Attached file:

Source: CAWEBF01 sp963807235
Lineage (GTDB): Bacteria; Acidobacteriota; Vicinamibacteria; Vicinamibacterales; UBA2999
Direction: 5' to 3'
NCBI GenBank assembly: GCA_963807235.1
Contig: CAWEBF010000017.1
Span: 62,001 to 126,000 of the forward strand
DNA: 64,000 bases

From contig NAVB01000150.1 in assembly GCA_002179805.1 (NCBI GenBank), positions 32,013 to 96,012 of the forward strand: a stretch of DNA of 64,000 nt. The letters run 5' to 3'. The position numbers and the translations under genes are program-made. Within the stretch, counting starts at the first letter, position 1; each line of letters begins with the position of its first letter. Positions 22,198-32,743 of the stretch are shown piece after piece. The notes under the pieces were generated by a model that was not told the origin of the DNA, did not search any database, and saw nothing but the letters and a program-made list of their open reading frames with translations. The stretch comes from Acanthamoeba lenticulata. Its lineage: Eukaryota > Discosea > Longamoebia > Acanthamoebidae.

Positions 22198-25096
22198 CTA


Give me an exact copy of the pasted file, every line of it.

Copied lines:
Source: CAWEBF01 sp963807235
Lineage (GTDB): Bacteria; Acidobacteriota; Vicinamibacteria; Vicinamibacterales; UBA2999
Direction: 5' to 3'
NCBI GenBank assembly: GCA_963807235.1
Contig: CAWEBF010000017.1
Span: 62,001 to 126,000 of the forward strand
DNA: 64,000 bases

From contig NAVB01000150.1 in assembly GCA_002179805.1 (NCBI GenBank), positions 32,013 to 96,012 of the forward strand: a stretch of DNA of 64,000 nt. The letters run 5' to 3'. The position numbers and the translations under genes are program-made. Within the stretch, counting starts at the first letter, position 1; each line of letters begins with the position of its first letter. Positions 22,198-32,743 of the stretch are shown piece after piece. The notes under the pieces were generated by a model that was not told the origin of the DNA, did not search any database, and saw nothing but the letters and a program-made list of their open reading frames with translations. The stretch comes from Acanthamoeba lenticulata. Its lineage: Eukaryota > Discosea > Longamoebia > Acanthamoebidae.

Positions 22198-25096
22198 CTA